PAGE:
Boston-based agency Hill Holiday launched an OOH campaign tapping into tween and teen kids’ use of emoji for Partnership for Drug-Free Kids, the latest addition in its “Above The Influence” campaign.
The bright yellow billboards rely solely on emoji characters to communicate their message in an attempt to seem on the same level as its intended audience.
“We knew we wanted to be on a peer-to-peer level, so let’s do something in their language,” Hill Holiday copywriter Amanda Roberts told Adweek.
For those of who rely on the English language for communication, the billboards will seem nonsensical, calling to mind this scene from Unbreakable Kimmy Schmidt (sorry, couldn’t find a better-quality clip), but Hill Holiday hopes that emoji-fluent teens will feel like they’re being spoken to directly. The image above, for example, which looks like “Eyes one ant peace-sign muscles drawer peach eyes can’t one ant peace-sign cigarette” actually means “I want to fit in, but I don’t want to smoke” to today’s youth. Above The Influence has also expanded beyond its anti-drug message to tackle issues like peer pressure to have sex, which it does in another billboard which spells out “It feels like everyone’s doing it” in emoji gobbledygook. The question, of course, is whether will see the billboards and think they are being spoken to on their level or whether they will feel pandered to in a condescending way.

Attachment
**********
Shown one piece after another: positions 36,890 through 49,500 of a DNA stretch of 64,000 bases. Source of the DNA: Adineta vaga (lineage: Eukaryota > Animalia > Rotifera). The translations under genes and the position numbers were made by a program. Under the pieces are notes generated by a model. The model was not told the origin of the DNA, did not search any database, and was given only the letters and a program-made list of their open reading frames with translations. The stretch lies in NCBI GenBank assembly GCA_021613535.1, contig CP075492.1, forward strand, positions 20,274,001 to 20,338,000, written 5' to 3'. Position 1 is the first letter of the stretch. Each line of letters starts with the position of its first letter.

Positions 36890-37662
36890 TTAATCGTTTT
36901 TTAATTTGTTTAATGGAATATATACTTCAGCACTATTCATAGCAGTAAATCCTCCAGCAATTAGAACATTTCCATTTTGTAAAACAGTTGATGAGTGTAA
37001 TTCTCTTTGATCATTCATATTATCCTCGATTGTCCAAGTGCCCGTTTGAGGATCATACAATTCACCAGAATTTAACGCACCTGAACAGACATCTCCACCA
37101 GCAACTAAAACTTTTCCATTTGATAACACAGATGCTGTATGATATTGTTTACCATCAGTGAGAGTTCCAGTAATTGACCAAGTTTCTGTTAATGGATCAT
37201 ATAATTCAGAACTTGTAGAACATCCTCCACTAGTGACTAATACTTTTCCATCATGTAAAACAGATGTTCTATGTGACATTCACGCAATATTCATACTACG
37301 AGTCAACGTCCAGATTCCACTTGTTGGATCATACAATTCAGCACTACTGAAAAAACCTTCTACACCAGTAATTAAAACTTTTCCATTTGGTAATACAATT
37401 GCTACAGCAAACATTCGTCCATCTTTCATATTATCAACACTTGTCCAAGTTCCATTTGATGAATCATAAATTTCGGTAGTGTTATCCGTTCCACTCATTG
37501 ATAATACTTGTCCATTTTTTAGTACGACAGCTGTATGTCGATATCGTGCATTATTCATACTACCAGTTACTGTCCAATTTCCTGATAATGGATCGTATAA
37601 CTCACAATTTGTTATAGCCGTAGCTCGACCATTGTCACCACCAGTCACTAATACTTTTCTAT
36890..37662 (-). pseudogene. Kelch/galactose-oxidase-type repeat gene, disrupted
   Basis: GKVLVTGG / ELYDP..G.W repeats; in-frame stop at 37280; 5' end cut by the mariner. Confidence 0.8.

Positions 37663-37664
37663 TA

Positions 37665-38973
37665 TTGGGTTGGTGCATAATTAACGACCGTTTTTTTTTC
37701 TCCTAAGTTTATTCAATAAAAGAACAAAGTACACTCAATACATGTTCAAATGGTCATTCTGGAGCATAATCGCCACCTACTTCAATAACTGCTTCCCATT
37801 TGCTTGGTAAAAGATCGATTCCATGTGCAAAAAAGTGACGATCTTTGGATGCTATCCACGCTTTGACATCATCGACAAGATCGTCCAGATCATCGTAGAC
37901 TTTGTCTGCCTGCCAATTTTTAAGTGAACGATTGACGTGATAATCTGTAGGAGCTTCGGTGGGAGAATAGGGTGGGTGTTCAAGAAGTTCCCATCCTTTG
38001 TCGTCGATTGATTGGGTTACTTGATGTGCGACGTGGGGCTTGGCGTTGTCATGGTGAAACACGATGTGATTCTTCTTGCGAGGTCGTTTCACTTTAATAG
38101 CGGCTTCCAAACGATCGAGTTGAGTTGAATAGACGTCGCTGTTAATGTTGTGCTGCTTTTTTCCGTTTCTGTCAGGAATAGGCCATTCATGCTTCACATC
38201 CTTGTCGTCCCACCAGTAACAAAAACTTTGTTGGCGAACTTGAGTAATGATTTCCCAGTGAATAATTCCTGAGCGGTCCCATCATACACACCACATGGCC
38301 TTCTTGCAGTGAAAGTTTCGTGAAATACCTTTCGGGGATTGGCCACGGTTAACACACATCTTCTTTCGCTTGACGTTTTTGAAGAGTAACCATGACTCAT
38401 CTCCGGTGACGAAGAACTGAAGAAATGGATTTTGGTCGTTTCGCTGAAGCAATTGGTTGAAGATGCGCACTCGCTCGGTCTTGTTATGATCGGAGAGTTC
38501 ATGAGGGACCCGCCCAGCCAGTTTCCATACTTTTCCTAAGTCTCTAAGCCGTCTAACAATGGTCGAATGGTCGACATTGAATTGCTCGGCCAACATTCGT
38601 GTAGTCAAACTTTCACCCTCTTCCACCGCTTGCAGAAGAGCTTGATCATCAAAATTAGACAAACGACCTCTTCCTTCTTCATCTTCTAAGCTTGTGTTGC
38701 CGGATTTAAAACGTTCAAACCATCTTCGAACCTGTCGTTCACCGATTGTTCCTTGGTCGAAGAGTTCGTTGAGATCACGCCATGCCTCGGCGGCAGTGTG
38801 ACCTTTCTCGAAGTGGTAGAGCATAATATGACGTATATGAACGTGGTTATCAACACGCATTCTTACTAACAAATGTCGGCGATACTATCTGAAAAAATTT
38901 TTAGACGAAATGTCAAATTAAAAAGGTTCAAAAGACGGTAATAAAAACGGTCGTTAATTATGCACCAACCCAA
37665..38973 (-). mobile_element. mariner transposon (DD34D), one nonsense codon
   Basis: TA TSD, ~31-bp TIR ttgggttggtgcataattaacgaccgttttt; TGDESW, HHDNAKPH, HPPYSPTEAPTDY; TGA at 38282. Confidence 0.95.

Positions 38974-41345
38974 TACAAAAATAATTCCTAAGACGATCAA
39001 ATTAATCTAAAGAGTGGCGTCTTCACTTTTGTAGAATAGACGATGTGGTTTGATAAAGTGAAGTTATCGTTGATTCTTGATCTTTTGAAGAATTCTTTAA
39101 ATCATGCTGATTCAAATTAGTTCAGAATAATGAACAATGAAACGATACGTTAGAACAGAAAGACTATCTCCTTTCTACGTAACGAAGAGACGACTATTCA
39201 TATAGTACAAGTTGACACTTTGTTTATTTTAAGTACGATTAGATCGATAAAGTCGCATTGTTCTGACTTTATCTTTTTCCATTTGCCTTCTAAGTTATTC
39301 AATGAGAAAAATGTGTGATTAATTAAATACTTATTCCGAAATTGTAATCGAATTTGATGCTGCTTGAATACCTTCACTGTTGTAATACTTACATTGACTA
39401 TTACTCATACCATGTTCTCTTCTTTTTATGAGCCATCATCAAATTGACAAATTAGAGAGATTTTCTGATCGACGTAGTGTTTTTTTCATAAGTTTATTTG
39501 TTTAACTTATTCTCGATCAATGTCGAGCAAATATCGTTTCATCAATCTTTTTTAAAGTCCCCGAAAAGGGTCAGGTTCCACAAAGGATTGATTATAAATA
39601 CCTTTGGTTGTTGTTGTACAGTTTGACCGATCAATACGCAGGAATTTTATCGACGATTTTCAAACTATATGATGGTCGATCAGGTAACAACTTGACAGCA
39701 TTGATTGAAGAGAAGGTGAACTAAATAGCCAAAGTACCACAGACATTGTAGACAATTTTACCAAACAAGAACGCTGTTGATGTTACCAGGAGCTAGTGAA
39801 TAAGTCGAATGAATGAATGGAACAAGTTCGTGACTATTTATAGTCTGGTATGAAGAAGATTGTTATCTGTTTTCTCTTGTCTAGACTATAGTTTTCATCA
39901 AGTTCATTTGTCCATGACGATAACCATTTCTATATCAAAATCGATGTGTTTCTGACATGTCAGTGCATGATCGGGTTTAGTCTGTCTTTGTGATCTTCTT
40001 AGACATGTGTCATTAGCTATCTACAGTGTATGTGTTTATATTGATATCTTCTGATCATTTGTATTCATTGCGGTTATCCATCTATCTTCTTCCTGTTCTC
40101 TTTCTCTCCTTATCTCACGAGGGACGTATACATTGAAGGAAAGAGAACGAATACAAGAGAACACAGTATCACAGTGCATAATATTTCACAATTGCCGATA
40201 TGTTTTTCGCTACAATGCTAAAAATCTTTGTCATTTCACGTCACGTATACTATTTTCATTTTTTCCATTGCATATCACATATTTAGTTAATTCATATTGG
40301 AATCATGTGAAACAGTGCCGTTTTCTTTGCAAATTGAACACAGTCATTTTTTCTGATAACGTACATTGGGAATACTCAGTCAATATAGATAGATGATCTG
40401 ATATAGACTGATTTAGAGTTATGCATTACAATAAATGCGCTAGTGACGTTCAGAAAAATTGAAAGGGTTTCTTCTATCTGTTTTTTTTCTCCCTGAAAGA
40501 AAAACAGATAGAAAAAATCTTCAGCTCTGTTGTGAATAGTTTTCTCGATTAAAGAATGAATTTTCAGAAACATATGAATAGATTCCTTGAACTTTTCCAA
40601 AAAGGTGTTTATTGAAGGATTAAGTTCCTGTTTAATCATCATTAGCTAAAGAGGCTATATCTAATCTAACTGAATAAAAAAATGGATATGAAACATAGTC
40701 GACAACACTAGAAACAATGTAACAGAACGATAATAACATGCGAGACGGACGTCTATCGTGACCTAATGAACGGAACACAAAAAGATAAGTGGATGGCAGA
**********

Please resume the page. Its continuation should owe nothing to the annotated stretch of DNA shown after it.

In recent years, the organization’s advertising has also become considerably less preachy in its attempt to relate to teens. “It’s not about saying drugs are bad. It’s about saying drugs are not for me,” Kristi Rowe, chief marketing officer at the Partnership for Drug-Free Kids, explained to Adweek. “If you slip up, it’s okay. Try again tomorrow. We got you.”
The campaign also includes a mobile site, wegotyou.life, where teens can submit their own emoji sentences. Honey badger firetruck porcupine cactus mailbox. You know?